The scariest time for community park groups is the beginning. When you’re just one person with a good idea about the potential of your park, there’s no knowing whether other people will ‘show up’ to make it happen. Faced with this possibility, Ana Cuciureanu parked her park dreams in the background, and gave her full attention to connecting with her community. How she did this, and the underpinning convictions behind her approach, are worth sharing.

Partner with a charitable trustee

As a small, community-based organization, how do you raise funds to do the things you need to do? You need to bring on new members, undertake projects that may involve hard costs and publicize the events you hold. And when you want to do something ambitious, you really need to get creative about fundraising. Grassroots organizations in Canada can take the form of an Association, a Trusteeship, a Not for Profit, or a Charity. Only two of these will enable you to issue donor tax receipts and to apply for most forms of publicly available grants. They are trusteeships and charities.

Establishing a charitable trusteeship is the simplest, fastest way to issuing tax receipts and accessing grants. In essence, you align your organization with a charity whose mandate is somewhat similar to yours. Tax receipts are important to donors, especially larger donors, because a portion of funds donated gets deducted from their taxes. We spoke to Julet Allen, Program Director at Delta Family Resource Centre, a grassroots, non-profit, community-based agency in Toronto’s Rexdale community.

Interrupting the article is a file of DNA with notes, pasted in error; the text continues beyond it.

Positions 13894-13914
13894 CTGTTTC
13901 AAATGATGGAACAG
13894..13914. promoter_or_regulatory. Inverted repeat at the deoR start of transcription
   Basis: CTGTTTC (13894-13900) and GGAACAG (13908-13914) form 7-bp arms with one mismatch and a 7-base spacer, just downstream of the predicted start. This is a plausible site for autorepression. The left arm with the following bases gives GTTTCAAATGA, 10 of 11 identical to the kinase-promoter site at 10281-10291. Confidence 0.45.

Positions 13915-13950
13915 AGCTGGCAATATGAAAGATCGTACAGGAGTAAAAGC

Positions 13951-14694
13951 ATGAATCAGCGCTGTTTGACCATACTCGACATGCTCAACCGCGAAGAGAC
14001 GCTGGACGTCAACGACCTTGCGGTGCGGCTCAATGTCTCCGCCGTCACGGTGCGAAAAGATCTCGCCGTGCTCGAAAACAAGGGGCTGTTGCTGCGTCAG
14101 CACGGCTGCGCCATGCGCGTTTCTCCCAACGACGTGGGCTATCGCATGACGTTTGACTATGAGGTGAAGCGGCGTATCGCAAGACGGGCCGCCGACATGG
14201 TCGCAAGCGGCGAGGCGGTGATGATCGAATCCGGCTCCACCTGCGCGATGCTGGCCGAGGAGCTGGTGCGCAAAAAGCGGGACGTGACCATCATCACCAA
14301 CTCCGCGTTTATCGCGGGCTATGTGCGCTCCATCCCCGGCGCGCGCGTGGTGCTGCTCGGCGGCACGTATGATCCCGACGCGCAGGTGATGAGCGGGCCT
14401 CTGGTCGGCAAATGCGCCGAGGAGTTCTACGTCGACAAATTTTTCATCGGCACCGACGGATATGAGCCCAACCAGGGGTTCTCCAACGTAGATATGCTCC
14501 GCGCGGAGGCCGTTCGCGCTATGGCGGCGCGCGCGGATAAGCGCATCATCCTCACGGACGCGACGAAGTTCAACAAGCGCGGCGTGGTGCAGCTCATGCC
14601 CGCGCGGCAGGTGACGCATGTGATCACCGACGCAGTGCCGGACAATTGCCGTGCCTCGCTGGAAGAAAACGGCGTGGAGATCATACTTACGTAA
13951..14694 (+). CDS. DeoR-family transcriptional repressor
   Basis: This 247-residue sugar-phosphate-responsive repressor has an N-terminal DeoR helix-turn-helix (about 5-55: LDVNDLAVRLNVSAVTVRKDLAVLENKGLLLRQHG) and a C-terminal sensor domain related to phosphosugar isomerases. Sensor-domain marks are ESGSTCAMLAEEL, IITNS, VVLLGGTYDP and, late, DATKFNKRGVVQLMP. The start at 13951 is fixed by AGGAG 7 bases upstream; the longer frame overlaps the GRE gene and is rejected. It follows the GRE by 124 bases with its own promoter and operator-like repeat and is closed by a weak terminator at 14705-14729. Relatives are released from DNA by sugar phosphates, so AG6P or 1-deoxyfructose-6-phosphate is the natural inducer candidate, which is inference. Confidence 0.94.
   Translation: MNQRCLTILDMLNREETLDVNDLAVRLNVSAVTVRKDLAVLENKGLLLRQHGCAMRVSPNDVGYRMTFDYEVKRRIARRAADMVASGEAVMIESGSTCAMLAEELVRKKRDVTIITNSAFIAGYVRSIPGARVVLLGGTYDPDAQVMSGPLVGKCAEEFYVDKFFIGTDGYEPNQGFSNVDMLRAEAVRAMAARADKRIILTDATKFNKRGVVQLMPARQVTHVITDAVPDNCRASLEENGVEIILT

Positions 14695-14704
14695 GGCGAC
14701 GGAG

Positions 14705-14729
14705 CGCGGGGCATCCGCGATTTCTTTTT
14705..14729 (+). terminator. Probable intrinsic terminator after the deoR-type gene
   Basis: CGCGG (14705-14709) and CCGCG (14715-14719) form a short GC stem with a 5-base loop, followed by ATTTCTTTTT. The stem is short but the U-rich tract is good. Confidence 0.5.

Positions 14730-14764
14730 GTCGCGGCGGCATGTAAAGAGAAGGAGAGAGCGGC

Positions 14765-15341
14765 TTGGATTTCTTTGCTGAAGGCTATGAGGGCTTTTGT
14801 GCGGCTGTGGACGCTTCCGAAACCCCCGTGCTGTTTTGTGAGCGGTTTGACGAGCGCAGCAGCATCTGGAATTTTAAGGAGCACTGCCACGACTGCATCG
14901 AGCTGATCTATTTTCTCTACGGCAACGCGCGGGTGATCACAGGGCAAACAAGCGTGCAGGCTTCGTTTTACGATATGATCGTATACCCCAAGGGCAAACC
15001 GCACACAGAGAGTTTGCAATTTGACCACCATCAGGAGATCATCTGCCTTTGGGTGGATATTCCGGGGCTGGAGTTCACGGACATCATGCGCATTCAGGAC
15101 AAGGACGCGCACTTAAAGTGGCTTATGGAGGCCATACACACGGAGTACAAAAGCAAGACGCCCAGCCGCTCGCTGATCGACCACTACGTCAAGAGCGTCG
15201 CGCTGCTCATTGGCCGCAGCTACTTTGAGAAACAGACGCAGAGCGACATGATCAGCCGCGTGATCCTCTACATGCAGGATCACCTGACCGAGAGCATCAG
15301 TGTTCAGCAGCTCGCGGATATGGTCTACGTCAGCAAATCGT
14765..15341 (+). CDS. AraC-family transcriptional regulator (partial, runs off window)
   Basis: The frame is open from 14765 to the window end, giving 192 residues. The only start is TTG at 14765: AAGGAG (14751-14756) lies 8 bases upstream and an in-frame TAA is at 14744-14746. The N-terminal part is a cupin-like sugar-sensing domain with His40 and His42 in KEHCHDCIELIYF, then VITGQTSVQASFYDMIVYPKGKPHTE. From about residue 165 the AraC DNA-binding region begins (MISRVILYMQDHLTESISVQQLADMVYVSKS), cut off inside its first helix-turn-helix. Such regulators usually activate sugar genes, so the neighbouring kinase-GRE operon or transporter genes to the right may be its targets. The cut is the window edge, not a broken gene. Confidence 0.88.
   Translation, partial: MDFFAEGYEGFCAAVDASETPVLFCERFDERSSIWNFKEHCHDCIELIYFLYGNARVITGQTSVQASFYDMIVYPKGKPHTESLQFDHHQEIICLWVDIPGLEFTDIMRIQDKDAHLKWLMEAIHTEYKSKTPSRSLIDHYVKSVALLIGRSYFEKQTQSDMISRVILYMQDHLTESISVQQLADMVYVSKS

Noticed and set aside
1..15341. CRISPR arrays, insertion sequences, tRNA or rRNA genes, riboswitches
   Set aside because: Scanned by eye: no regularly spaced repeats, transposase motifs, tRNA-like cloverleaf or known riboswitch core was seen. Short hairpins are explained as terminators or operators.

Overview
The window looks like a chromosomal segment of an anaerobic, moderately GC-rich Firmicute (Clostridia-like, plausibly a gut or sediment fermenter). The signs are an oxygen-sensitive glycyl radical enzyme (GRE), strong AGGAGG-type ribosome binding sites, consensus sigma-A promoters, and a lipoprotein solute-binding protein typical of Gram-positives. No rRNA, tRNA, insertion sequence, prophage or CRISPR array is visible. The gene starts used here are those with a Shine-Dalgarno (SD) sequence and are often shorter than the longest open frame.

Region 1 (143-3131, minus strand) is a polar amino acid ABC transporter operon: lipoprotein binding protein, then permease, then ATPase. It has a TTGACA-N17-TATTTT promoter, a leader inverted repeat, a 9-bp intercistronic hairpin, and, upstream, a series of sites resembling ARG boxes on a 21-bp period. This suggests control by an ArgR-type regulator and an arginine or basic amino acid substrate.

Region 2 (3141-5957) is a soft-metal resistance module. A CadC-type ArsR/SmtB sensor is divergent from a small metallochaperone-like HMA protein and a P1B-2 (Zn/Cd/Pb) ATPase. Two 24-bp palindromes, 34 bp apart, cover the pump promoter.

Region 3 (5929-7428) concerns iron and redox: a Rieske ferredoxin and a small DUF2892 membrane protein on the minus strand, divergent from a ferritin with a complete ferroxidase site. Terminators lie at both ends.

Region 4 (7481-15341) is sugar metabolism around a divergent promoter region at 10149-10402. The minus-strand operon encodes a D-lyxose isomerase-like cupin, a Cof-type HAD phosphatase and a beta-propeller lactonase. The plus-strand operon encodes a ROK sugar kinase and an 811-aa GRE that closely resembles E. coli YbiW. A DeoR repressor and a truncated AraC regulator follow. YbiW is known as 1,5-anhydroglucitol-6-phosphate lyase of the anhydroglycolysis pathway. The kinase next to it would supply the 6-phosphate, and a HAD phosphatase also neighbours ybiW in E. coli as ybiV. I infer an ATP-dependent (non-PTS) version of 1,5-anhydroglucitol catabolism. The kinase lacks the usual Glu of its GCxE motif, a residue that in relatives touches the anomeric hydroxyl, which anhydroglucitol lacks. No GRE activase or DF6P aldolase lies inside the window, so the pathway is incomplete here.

Engaging Seniors

Maybe you’re a community organization with a mandate to meaningfully engage seniors. Or, you’re a park group hoping to get seniors more engaged in your park events. Either way,  you’re right to recognize that parks are an untapped resource that can deliver multiple benefits for seniors in your community and that it requires unique strategies to get seniors to your events.

A recent national report cited that “The number one emerging issue facing seniors in Canada is keeping older people socially connected and active.” However, it’s not enough to assume that because your park or event is open to the public that seniors will participate. As we highlighted in our Sparking Change Report:

“Parks can be places of healing, exchange and dialogue–but only if we create the conditions for everyone to participate.”

How can park groups “create the conditions” for seniors to use the park and see it as theirs? To answer this question, we spoke to Iffat Malick, Seniors Program Manager at Northwood Neighbourhood Services where English classes, bingo games, light exercise and intergenerational programming all take place in local parks.

How to start your community park group

By creating a community park group, you are showing that you care about parks and communities and want them to be better. There have been community park groups doing great work in their parks for decades. Park People is helping to grow the number of groups and build a connected network of groups across all of Canada. After reading this, let us know how we can help you further at


The Park People Network Guiding Principles

The Park People Network is based on core principles that help make parks and communities thrive. Please review these guiding principles and feel free to use them, or adapt them, for your work in parks.